Number Seven

The following story is taken from Basement Tales. See afterword for details on how to order from Amazon, or direct from the author.

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Number Seven

 

I see her again this morning and know tonight is the night.

I intend to follow this girl and round the night off with a spot of murder because she’s wearing too much makeup.

It’s not chance that I see her this morning. I’ve been trailing her for two months now. I’ve worked out her routine to the minute. I’ve watched her day in and day out. I know every little gesture, every nuance. If I said I know what she’s thinking it would sound too much. But I do.

Believe me or not – I know.

She is in and out of the coffee shop, the take – out cappuccino ready for her by the time she gets to the counter. The young man working here has a thing for her. She says please and thank you, answers his attempts at conversation with short, pleasant answers. She doesn’t even notice his attempts to flirt.

Getting her coffee, she doesn’t notice me either.

She’s never noticed me.

That’s no more a coincidence than me being here this morning.  I make sure I don’t get noticed.

That’s why I’ve been able to kill six times in the past eighteen months – because I’m not someone who is noticed. I’m certainly not someone my subjects think to tell anyone about – it’s almost as though I can disappear. It’s a trick you have to learn if you want to kill and get away with it.

I watch her take the coffee and hand over the money. She’s a beautiful girl, corn – blonde hair, blue eyes, slim figure, full breasts… I know; too cliched to make her truly special: but try telling the coffee boy or a million other men that.

They don’t see the hidden story, the thing that drew me to Ellie.

But today she’s wearing makeup – too much makeup. She has too much blush on, a fact that stands out even more because she often goes au – naturel and looks better for it. To someone who hasn’t watched her the way I have over the last two months it might look as though she were going for an interview and had simply been a little too enthusiastic in the application of her makeup.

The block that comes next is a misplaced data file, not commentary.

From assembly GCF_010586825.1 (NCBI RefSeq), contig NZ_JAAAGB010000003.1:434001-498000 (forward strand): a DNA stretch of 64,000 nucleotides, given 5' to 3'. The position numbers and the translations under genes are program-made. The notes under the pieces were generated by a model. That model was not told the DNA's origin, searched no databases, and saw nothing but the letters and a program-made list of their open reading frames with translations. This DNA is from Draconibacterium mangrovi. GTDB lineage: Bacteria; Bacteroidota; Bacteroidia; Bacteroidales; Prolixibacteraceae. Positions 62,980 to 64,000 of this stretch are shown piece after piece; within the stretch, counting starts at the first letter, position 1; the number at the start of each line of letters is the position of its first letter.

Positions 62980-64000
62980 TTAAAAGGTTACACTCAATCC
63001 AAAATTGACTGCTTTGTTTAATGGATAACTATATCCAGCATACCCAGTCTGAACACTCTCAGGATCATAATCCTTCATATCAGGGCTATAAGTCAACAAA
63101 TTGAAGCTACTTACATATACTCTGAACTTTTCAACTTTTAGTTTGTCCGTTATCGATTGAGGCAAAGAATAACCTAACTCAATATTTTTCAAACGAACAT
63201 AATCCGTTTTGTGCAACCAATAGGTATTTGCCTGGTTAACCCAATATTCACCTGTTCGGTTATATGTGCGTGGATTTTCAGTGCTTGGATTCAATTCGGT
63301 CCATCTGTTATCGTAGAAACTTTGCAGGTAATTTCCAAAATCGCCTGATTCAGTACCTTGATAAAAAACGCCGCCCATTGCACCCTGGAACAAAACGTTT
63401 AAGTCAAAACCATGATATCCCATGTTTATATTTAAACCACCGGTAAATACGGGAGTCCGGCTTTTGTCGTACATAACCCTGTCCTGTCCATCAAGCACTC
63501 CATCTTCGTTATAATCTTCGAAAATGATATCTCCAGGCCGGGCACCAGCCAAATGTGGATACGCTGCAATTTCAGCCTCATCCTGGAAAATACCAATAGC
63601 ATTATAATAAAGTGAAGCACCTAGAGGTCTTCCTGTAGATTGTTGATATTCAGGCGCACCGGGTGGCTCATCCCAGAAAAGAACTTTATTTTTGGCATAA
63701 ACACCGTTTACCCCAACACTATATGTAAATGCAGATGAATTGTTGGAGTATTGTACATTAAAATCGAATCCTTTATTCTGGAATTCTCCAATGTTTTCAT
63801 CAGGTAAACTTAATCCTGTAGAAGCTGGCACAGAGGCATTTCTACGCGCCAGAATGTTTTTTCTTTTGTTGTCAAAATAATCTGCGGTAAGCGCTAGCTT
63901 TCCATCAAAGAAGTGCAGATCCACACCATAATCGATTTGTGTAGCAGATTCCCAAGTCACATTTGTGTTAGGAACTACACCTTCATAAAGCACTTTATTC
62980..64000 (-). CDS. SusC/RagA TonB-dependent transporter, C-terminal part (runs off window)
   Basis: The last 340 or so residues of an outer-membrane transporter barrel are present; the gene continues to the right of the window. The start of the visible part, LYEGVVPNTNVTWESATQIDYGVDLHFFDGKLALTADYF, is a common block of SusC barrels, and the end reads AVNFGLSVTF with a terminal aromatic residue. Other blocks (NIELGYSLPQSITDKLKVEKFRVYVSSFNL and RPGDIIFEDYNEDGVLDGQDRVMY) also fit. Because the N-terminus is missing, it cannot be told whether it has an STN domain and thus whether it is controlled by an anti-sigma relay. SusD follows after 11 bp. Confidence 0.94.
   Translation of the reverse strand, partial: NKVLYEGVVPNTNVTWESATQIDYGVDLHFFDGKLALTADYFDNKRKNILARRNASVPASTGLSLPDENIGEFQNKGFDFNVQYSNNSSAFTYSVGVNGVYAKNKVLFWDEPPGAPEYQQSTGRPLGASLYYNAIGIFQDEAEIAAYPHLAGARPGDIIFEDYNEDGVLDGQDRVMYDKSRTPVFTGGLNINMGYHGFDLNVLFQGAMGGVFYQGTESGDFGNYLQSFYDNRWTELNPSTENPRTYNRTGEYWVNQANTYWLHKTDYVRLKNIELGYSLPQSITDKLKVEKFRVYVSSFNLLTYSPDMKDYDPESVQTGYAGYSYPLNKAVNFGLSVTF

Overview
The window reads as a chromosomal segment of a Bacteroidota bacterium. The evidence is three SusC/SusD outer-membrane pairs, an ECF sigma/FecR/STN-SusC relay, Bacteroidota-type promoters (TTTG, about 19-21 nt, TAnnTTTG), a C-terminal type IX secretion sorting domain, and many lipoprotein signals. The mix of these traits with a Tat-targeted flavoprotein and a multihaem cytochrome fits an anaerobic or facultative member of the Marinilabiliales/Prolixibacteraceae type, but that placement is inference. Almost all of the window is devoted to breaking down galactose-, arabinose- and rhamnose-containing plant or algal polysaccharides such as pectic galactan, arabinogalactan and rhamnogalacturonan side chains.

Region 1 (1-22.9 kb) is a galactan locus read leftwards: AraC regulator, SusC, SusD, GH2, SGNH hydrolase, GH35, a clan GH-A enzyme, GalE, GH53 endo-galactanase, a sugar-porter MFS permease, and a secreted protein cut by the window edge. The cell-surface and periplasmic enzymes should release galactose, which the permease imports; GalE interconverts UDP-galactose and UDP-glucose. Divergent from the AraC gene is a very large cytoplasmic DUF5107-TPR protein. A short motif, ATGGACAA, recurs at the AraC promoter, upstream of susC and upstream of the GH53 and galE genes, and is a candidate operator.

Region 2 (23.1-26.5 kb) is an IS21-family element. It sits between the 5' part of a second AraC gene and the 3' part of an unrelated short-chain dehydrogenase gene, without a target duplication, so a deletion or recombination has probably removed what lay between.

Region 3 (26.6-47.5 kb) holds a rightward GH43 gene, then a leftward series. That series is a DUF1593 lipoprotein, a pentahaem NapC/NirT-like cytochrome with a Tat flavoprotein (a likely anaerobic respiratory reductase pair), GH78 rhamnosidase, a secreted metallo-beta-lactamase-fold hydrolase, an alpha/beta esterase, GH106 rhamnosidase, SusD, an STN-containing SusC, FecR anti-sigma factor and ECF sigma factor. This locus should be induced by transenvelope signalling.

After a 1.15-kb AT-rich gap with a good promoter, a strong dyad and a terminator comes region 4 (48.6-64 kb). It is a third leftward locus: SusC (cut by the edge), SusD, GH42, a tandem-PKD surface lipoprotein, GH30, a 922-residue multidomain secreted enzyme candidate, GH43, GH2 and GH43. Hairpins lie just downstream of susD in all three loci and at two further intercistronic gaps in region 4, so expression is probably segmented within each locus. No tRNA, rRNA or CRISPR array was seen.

But not to me.

So, too much blush has pushed me over the edge; made me decide tonight is definitely the night. She’s had her chance and hasn’t taken it. My turn now…

She was so like the other six I have tracked over the two years. There have been minor differences – looks, age, things like that. Some of the others had been married, and I knew she wasn’t, but she had a live – in boyfriend and these days that’s pretty much the same. But it’s not the looks or the age.

Underneath it, she was the same. Young, beautiful, quiet, not many close friends or acquaintances…and marked as victims, all of them.

I wait until she leaves the coffee bar before I fold my paper, drain the last of my herbal tea and follow her. If it is going to be tonight I have to make sure everything is exactly right.

This is all madness of course. But there must be method in my madness. No estimations, no leaving anything to chance. It’s not rocket science; it’s murder. Plain and simple. But if murder were that simple more people would do it, and more people would get away with it.

I have no intention of seeing my face plastered on the front cover of USA Today with some snappy headline announcing my arrest.

Some of the secrets:

Don’t look like a serial killer. It’s easier when, like me, you don’t consider yourself one.  Don’t create a pattern. Make sure there’s some variety. A hit and run? Fine, once. A mugging in Central Park. That can work, maybe more than once. But then you get into physical contact and I never like the odds. Too many unknowns again. Tonight? Tonight is going to be a burglary gone wrong.

In her home.

I don’t always get the chance to talk before I do it, and that makes it a little impersonal. It’s the same result in the end though, and that’s the important thing.

I follow her the four blocks to Slessinger and Tomlinson, the law firm she works at and once I’m satisfied she’s there for the day I wander across to her apartment.

Her routine is important but Steve, her boyfriend, has his own routine and his has to be just as carefully checked. He should be at work now, at a brokerage firm on the other side of town. I pick up groceries from the corner deli and head up to their apartment. If he had been in, I’d have explained the delivery was for 4d. He’d probably have called me a name and pointed out that they were 4b, but he wouldn’t have called the cops.

Moot point, he’s out.

The lock opens without any problem. I’m no genius with locks, and a safe would never present an opportunity to me, but I’m not in the business of opening safes. It’s difficult to find decent books on lock picking without attracting attention, but ten minutes on the Internet gets you all the information you need.

The base principle for picking a lock is to use one tool to turn the lock, and another to work the pins inside it. Apartments like this one are easy to pick because management insist on keeping a master key. This means the pins will set in two different positions and effectively halves the work.